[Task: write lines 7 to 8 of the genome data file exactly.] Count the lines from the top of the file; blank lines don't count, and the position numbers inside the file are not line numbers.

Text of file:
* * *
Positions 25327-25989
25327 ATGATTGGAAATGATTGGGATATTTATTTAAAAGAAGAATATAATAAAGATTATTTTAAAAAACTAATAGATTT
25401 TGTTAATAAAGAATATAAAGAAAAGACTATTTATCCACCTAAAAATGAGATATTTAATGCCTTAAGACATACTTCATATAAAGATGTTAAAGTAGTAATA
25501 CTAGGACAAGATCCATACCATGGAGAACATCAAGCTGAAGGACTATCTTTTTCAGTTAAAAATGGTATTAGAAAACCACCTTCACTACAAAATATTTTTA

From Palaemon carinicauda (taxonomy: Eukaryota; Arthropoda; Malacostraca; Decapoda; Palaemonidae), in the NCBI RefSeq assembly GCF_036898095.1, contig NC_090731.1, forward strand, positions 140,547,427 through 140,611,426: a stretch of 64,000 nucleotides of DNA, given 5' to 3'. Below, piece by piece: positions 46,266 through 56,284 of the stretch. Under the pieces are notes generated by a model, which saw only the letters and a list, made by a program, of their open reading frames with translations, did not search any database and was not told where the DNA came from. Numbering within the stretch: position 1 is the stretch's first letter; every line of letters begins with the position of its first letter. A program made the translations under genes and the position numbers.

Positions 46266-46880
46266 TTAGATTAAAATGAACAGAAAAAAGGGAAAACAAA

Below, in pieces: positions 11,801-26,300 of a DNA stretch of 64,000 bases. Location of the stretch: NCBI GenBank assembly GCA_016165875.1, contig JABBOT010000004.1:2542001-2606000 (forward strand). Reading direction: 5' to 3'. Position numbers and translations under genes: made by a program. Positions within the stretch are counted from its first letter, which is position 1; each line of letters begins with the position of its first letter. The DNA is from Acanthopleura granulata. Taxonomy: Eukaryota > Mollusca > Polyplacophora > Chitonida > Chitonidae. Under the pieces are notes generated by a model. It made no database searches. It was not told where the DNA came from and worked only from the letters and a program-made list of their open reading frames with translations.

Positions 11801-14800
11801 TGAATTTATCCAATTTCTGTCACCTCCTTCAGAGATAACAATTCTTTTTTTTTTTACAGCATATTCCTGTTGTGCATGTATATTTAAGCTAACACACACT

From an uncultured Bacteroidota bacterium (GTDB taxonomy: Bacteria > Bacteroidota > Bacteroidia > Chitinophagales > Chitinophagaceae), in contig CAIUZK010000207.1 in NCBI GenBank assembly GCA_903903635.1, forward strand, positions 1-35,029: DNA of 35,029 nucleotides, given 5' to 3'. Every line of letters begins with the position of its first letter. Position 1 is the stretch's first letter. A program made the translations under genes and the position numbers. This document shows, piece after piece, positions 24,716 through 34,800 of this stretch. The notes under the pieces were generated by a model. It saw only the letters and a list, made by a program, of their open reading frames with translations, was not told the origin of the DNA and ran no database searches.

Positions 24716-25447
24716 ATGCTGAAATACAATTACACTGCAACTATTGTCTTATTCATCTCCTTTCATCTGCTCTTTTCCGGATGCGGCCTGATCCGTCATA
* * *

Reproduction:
46266 TTAGATTAAAATGAACAGAAAAAAGGGAAAACAAA

Below, in pieces: positions 11,801-26,300 of a DNA stretch of 64,000 bases. Location of the stretch: NCBI GenBank assembly GCA_016165875.1, contig JABBOT010000004.1:2542001-2606000 (forward strand). Reading direction: 5' to 3'. Position numbers and translations under genes: made by a program. Positions within the stretch are counted from its first letter, which is position 1; each line of letters begins with the position of its first letter. The DNA is from Acanthopleura granulata. Taxonomy: Eukaryota > Mollusca > Polyplacophora > Chitonida > Chitonidae. Under the pieces are notes generated by a model. It made no database searches. It was not told where the DNA came from and worked only from the letters and a program-made list of their open reading frames with translations.